How to be Successful on YouTube: Advice from Arkadian

Business May 10, 2019 4 min read

We know that many of our subscribers and readers have YouTube channels or have an interest in creating one. The prospect can be scary with so many YouTubers out there vying for eyeballs.

Luckily, we had a chance to talk with a successful YouTuber called Arkadian. He gave some great advice for building your channel and keeping up with production. Check out what Arkadian had to say in the interview below.

Interview with YouTuber Arkadian

How did you decide to get into making a YouTube channel? And how long have you been at it?

I decided to get into YouTube when a friend of mine began to grow his own animation channel. I had never traditionally been into the creative arts, but the accessibility of YouTube excited me and I wanted to grow a brand.

From our start date in March 2015 to October 2015, we had grown our audience from nothing to over 250,000 followers, establishing the 6th largest social media brand in New Zealand. I’ve now started a new individual channel and have been doing YouTube for almost 18 months.

Do you have a background in media, video production, or the like?

I never worked or studied in any multimedia disciplines or video production. I was always a software/programmer.

Through my IT and technology business, my company XCERIO ended up partnering with Adobe to offer the Adobe Certified Associate and Adobe Certified Expert qualifications to students studying at university, which was essentially the industry toolbox for the YouTube world but was never something I had never personally done myself.

Once I started YouTube, I used my own material and worked through the Adobe Certified Associate Premiere Pro course and learned about the production process, scriptwriting, camera angles, editing techniques and how to use the Adobe CC Premiere program itself, and I had enough to start producing.

What kinds of things do you do to promote your channel and spread the word?

Reddit, Facebook, Twitter, the usual things you’d expect. However, something people don’t often understand nor give enough credit to, is still to this day, over 90% of our views come natively from YouTube.

They do a great job of promoting good content. Which is another reason YouTube is becoming so attractive to up and coming artists, comedians, and video producers. As anybody with good talent, commitment and good work ethic can succeed thanks to YouTube.

Do you make a living on your YouTube videos? Is it just something you do for fun?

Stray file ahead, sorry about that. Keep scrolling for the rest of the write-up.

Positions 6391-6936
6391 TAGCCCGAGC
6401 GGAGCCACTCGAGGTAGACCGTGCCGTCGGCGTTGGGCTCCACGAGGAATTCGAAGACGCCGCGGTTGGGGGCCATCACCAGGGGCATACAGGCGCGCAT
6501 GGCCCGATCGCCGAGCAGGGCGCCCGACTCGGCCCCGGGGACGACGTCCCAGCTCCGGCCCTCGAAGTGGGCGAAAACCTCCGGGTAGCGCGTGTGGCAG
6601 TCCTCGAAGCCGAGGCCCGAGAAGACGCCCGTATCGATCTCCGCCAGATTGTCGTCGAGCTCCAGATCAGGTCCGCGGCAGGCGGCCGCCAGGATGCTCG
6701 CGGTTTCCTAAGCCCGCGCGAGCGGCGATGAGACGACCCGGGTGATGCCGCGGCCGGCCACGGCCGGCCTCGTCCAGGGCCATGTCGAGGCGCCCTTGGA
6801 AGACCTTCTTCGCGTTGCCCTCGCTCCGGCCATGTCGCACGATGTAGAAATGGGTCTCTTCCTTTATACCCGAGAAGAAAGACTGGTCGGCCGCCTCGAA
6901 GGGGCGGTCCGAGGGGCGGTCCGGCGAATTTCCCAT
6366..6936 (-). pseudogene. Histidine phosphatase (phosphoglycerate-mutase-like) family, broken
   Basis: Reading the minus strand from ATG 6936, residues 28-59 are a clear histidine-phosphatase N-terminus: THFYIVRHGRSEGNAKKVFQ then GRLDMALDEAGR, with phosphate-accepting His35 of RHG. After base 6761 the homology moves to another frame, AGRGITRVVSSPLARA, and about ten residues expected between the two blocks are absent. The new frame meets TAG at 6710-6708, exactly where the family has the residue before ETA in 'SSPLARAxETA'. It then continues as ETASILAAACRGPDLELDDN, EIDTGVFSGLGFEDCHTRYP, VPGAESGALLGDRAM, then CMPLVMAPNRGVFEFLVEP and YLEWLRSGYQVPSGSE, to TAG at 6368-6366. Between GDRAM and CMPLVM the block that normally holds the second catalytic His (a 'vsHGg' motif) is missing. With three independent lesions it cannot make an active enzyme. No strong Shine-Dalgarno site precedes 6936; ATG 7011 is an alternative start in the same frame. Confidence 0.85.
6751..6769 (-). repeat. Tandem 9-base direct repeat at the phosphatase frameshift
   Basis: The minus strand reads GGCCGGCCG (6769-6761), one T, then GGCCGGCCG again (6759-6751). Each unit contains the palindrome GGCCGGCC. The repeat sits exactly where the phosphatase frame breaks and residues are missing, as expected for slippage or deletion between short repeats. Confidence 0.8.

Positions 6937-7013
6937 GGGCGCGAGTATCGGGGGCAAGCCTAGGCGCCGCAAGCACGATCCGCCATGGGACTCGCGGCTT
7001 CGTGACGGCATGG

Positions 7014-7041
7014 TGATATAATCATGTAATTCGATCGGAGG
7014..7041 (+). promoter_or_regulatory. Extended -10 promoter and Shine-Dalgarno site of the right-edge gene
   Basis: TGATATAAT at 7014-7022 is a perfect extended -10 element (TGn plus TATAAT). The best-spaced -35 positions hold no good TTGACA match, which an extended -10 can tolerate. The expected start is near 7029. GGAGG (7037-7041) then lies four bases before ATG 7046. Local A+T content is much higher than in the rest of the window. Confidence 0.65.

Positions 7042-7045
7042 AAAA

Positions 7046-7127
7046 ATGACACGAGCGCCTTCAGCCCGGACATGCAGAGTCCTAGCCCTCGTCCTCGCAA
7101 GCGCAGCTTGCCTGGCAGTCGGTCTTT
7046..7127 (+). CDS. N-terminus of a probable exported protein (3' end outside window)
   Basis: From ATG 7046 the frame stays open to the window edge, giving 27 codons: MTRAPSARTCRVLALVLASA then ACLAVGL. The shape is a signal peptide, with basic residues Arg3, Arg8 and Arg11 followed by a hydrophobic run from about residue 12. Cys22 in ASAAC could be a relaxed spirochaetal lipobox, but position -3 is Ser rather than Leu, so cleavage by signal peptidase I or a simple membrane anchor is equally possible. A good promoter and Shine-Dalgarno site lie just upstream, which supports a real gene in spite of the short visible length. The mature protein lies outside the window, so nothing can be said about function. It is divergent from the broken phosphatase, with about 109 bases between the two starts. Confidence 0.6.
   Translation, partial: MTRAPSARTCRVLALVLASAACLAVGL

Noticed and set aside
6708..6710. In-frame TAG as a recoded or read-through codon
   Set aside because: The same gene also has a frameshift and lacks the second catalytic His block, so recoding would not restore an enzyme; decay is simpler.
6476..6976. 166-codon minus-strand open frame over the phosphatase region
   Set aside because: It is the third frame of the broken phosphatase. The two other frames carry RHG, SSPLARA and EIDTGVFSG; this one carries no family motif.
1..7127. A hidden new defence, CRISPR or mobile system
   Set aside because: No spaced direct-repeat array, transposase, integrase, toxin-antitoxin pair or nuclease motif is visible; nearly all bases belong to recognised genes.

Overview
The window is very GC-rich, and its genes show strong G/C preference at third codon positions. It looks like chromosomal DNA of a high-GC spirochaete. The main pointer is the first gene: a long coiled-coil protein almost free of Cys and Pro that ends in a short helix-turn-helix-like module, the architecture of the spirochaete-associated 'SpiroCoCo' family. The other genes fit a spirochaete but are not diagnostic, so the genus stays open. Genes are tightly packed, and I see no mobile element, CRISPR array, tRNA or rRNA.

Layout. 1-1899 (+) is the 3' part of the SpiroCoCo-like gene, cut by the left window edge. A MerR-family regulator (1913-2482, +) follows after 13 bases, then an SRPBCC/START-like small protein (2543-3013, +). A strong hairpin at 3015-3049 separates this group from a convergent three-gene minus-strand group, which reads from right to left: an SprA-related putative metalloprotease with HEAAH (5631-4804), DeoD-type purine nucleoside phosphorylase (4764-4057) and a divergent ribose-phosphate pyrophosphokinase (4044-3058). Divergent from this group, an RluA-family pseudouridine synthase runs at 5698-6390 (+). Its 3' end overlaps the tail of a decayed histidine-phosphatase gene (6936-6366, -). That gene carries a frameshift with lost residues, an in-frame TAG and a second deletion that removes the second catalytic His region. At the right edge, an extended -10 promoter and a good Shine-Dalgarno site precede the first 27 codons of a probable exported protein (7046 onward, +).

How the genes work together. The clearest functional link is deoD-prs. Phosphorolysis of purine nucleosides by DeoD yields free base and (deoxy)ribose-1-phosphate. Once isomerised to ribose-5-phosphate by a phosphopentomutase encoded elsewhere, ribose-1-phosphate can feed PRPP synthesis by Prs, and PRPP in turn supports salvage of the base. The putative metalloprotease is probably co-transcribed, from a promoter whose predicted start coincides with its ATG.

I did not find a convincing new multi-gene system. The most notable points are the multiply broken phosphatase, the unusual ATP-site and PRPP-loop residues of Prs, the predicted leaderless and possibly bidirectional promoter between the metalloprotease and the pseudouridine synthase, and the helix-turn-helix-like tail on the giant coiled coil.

Initially, I made a comfortable living, after I started to get bigger, I made more than enough to support 2-3 people and put money back into the channel. It’s an incredibly rewarding system.

I took a year off of work to give it a good stab, and I found myself working 12-16 hour days trying to keep up. But the reward was shown. It’s kind of strange, you work incredibly hard for 3 months, racking up hundreds of hours and get a paycheck for maybe $100. But it’s all a long-term investment, because 16 months down the track, I cannot focus on YouTube at all, and still collect the fruits of my labor.

Can you explain how multi-channel networks work? Are you part of one?

Multi-channel networks are essentially the talent agents for YouTube. They recruit creators and support them in various ways. Some offer better advertising opportunities, access to premium paid sound libraries, but many act as a guardian against any wrong-doing.

They are usually well connected in YouTube circles and can help combat wrongful copyright strikes, becoming verified, managing their income and helping promote the channel. In return, YouTubers pay a small percent of their income to the MCN as a commission.

For most YouTubers, an MCN is almost vital for great success, as the amount of work they save you is definitely worth it, especially in the early days

What is your process for creating a new video from a production perspective?

I have many different types of videos I produce, as YouTube rewards consistent content. Because of this, my production process is cut quite short.

I usually develop the programming for a series first, and break it into steps, for the intro, outro, any title cards, and develop all the assets I’ll need for the general series. Step two, is scripting. I’ll write 1-3 scripts for episodes, refining and drafting them to get a good vocal flow.

Step three, I film my videos. I’m lucky enough to have a green screen and a teleprompter, and so I can usually work through 3-5 episodes in a single session and have lots of footage to move into post-production.

Step four, Premiere Pro. I apply my chroma key, cut and engineer the audio, map it to the video and begin creating the final product. I’m not incredibly technical within Adobe so I do all of my work exclusively within Premiere Pro finding shortcuts where I can.

The key is to increase the appearance of production value, without increasing the time. It’s one of the reasons I found Motion Array, I could use text animation templates that would take me two minutes to apply, instead of creating After Effects compositions which would take me hours.

It’s like every little league coach has ever said. Focus on the basics and the results will come. 

Are there any places on the web that you go for inspiration or advice on how to make your channel more successful?

YouTube! There are tonnes of creators out there doing lots of great stuff in different fields and areas. It’s so inspiring to go see a popular video in another genre and adapt it to your passion and see it blossom.

What are your plans for your own channel over the next year?

Keep on chugging.


To check out more videos from Arkadian, be sure to check out his YouTube channel.